“In a lot of ways, our hands are tied,” said Councilman Dave Druker. “If there are errors, it still has to go on the ballot.”
The council voted unanimously Monday, July 2, to request an independent objective analysis of the initiative, which delays a decision until the analysis is complete. The council has until Aug. 10 to place the initiative on the November ballot.
Thompson and the owner of the property next to him, Sandra Naftzger, both attended the July 2 meeting with their attorneys.
Thompson asked the city to adopt his initiative, saying it is wrong for the city to use “the sandy beach” in its floor-area calculations, and that the initiative prevents “a taking of public trust lands by beach owners.” His attorney, Taiga Takahashi of the San Diego firm Latham and Watkins, said the initiative “really just makes sure that the (municipal) code is clear to everybody.”
Residents have said at previous public meetings that Thompson is simply trying to preserve the view from his home across the vacant lot next door. He did not return a phone call left Tuesday, July 3, at Menlo Park-based Signia Venture Partners, where he is a partner.
Thompson also is a chairman and co-founder of Idle Games and Dogtime Media, and is a board member of Super Evil Megacorp, a videogame developer.
Naftzger, who lives in the Los Angeles-area community of Pacific Palisades, said she has been negotiating for months with Thompson and his wife, Rhona Thompson, on the design of her new home.
“I spent two years going through various city channels to confirm my buildable lot area, working with the city attorney, city manager, and ultimately the Planning Commission,” Naftzger said in a letter to the council. “I then presented a home that met all city requirements and was well below the maximum size allowed.
“At every step, the Thompsons have strongly opposed my proposed home,” she said. “And at every step, I have tried to respond thoughtfully and make meaningful revisions. I reduced the size of the house and worked directly with Thompson’s architect, making almost every change they asked for.”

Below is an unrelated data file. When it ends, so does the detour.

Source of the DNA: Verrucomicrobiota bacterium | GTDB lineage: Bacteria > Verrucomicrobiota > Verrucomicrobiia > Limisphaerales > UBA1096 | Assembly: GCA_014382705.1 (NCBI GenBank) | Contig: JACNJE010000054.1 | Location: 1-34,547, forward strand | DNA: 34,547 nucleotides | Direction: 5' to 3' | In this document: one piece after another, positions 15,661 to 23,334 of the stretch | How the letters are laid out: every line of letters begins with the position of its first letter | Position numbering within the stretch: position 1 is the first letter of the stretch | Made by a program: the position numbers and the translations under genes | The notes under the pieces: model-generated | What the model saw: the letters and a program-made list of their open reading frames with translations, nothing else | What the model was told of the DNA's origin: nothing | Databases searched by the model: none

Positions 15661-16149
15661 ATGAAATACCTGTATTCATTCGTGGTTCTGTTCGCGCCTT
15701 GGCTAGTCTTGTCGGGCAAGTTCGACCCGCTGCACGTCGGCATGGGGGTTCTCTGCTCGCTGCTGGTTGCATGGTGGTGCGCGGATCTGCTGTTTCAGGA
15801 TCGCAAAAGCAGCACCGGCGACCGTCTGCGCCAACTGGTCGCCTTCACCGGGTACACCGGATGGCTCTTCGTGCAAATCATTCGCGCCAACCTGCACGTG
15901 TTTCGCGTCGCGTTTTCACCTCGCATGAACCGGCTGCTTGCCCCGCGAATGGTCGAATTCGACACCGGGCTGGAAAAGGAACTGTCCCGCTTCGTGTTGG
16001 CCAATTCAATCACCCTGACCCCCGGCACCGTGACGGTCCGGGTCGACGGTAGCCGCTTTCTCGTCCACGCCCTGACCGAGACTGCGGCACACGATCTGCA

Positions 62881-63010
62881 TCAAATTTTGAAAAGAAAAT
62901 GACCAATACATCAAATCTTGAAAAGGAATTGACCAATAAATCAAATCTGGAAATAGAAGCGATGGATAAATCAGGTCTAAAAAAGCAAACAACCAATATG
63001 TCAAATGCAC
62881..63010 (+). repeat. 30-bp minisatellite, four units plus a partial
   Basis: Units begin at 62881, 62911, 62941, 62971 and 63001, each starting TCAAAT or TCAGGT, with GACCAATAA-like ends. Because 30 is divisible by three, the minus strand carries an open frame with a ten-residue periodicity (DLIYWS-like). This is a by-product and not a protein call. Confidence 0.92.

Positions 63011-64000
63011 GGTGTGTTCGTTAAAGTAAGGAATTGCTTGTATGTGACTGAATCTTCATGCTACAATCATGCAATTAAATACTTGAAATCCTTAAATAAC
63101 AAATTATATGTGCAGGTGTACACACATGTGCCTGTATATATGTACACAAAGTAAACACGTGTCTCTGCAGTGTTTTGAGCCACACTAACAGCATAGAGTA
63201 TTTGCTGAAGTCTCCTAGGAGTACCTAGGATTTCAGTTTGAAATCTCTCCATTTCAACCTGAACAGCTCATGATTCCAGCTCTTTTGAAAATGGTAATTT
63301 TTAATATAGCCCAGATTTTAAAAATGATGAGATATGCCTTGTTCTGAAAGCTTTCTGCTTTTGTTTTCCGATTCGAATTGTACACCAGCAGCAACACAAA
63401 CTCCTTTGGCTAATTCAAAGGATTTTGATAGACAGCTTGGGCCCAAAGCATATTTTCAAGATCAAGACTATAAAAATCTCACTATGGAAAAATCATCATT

She has redesigned the house twice, increased the setbacks, reduced three bedrooms from two stories to one, and moved a guest room, she said.
“While it has been a difficult journey, I am undeterred,” Naftzger said. “My family is perhaps your longest-term beachfront owner, 90 years. Four generations have enjoyed our home at 2902 Ocean Front, now owned by my sister. I co-own my property with my three sons (ages 24, 23, and 20), who spent every summer of their lives on the beach in Del Mar.”
The City Council proposed its own ordinance last month that would have changed the floor-area calculation, then decided to drop the idea.
Lee Andelin, an attorney representing several beachfront property owners, told the council that his clients support the city’s study of the citizens initiative.
“There are a number of procedural and substantive problems with this ballot measure,” Andelin said. “This has nothing to do with protecting the beach.
“It is targeted at a specific project that the proponent wants to stop,” he said. “We do not think it would survive a constitutional challenge and, at best, can expect legal challenges.”
The independent study is expected to be finished as soon as July 16.
-- Phil Diehl is a reporter for The San Diego Union-Tribune